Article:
* Alberto Micalizzi handed 3 mln pound fine by FSA
* FSA says Micalizzi lied to investors to conceal losses
* Micalizzi says FSA investigation "misguided and uneven"
By Tommy Wilkes
LONDON, May 29 Britain's Financial Services
Authority (FSA) has banned Alberto Micalizzi, whose hedge fund
racked up hundreds of millions of dollars of losses in the
credit crisis, and handed him a record fine for an individual in
a non-market abuse case.
The Italian chief executive of London-based Dynamic
Decisions Capital Management was not "fit and proper" to perform
any role in regulated financial services, the regulator said on
Micalizzi was fined 3 million pounds ($4.7 million) for
failing to ensure his business was run soundly and prudently.
Describing Micalizzi's behaviour as "amongst the most
serious it had encountered", the FSA said he lied to investors
to conceal "catastrophic losses" of more than $390 million,
around 85 percent of the value in the DDCM master fund, in 2008.
A Reuters investigation into Micalizzi's fund, DD Growth
Premium, revealed in August that its main investment - $500
million of highly illiquid bonds - had been issued by a company
in a trailer-park suburb of Phoenix, whose head was on the run
from U.S. authorities.
Reuters also found the bonds he bought were backed by a
global network of shell companies that included a Spain-based
charity, the International Charitable Christian Fund.
The FSA said Micalizzi was fully aware the bonds were not
genuine and therefore had no value.
The watchdog has also cancelled DDCM's permission to conduct
regulated financial business and said Micalizzi tried to
frustrate its investigation by repeatedly providing false and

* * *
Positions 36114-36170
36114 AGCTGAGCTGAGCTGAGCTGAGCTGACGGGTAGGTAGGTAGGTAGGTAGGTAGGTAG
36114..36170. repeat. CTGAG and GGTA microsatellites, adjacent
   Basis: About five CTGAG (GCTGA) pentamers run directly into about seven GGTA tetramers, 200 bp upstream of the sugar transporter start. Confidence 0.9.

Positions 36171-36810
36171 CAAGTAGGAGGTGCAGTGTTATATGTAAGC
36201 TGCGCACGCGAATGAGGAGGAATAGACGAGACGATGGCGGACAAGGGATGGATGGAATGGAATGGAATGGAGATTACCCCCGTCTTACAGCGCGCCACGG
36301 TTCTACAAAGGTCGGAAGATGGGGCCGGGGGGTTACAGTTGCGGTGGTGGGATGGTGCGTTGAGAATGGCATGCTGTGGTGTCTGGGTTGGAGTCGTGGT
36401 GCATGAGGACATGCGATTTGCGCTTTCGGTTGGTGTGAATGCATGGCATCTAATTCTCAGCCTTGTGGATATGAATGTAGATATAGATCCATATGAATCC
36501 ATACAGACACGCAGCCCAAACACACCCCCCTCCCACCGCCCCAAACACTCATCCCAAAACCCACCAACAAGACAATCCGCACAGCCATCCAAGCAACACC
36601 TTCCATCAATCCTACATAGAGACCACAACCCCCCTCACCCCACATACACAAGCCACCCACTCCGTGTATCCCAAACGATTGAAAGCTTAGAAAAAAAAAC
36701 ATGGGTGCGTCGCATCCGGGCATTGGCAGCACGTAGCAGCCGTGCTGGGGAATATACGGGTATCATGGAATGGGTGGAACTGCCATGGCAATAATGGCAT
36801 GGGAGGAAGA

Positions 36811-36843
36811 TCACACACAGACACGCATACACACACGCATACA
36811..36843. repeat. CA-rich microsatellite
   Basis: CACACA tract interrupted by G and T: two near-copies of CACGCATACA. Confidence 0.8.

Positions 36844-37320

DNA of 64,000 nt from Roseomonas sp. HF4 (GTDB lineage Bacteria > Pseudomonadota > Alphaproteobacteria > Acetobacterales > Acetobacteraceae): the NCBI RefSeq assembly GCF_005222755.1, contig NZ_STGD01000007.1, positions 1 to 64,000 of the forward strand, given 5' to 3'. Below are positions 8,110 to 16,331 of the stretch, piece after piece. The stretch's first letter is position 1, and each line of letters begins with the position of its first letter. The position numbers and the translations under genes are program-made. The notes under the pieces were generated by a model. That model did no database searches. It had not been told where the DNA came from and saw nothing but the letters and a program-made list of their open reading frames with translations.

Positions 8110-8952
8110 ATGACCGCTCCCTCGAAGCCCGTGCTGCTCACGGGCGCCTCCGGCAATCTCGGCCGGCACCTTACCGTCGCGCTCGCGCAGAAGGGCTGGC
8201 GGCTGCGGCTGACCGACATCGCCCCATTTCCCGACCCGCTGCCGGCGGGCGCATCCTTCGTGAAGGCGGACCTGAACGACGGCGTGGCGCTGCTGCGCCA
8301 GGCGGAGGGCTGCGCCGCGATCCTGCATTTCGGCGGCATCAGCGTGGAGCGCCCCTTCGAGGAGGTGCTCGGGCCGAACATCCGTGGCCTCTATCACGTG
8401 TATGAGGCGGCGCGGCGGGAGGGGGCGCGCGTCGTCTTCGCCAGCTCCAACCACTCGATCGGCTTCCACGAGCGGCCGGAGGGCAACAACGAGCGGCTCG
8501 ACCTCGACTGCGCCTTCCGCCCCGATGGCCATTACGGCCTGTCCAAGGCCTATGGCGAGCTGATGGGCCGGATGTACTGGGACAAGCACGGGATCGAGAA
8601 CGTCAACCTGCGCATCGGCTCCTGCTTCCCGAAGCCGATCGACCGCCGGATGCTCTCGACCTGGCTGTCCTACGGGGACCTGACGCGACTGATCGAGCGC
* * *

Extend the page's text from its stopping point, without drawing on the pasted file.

"Alberto Micalizzi's conduct fell woefully short of the
standards that investors should expect and behaviour like his
has no place in the financial services industry," said Tracey
McDermott, the FSA's acting director of enforcement and
LACK OF CREDIBILITY
Micalizzi, a researcher at Milan's Bocconi University,
denounced the FSA's investigation as "misguided and uneven" and
accused the regulator of ignoring documents which "prove no
wrongdoing" in the collapse of his hedge fund.
He also criticised the FSA for announcing his ban and fine
before he had the chance to appeal at the Upper Tribunal,
pointing to the watchdog's similar actions against Ian Hannam,
one of JP Morgan's top dealmakers, who was forced to
resign after receiving a fine for passing on inside information.
"This is all indicative of the FSA being an organisation
desperate to recover from the lack of credibility resulting from
their inability to regulate and prevent the large scandals that
hit the City at the critical time of the global financial
crisis," Micalizzi said.
Micalizzi, who is also under investigation in Italy for
fraud, misled investors about the true position of his fund, the
The purchase and resale of a batch of fictitious bonds
enabled him to create artificial gains for his fund, the FSA
The bond contracts were sold to the fund at a deep discount
to face value, but Micalizzi is judged to have revalued the
bonds at approximately face value when reporting to investors,
booking purported profit of over $400 million in late 2008 to
counterbalance the fund's losses, the FSA said.
In one example, after Micalizzi provided false and
misleading information to conceal the true value of the fund, a
new investor put $41.8 million into it in December 2008.
Micalizzi's fund, which had attracted investors such as RMF,
part of Man Group, and a subsidiary of the Ontario
Teachers' Pension Plan Board, and whose directors included
Michael Nobel, great-grandnephew of the founder of the Nobel
Prize, was put into liquidation in spring 2009.
The fund's liquidator estimated the fund's assets on
liquidation were worth around $10 million. Investors have not
yet received anything from the liquidator, the FSA said.
The FSA said Micalizzi had "demonstrated a total lack of
honesty and integrity" and he posed a substantial risk to the
FSA's objectives of maintaining confidence in the financial
system and protecting consumers.
Jonathan Crook, partner at law firm Eversheds, said the case
raised questions about the quality of an earlier probe launched
by Britain's Serious Fraud Office, which dropped its criminal
investigation into DDCM in 2010 citing a lack of evidence.
"The FSA is not a fraud prosecutor and has therefore taken
steps to discipline Micalizzi in accordance with its statutory
powers. But it all rather begs the question why Micalizzi was
not prosecuted for fraud by the SFO," he said.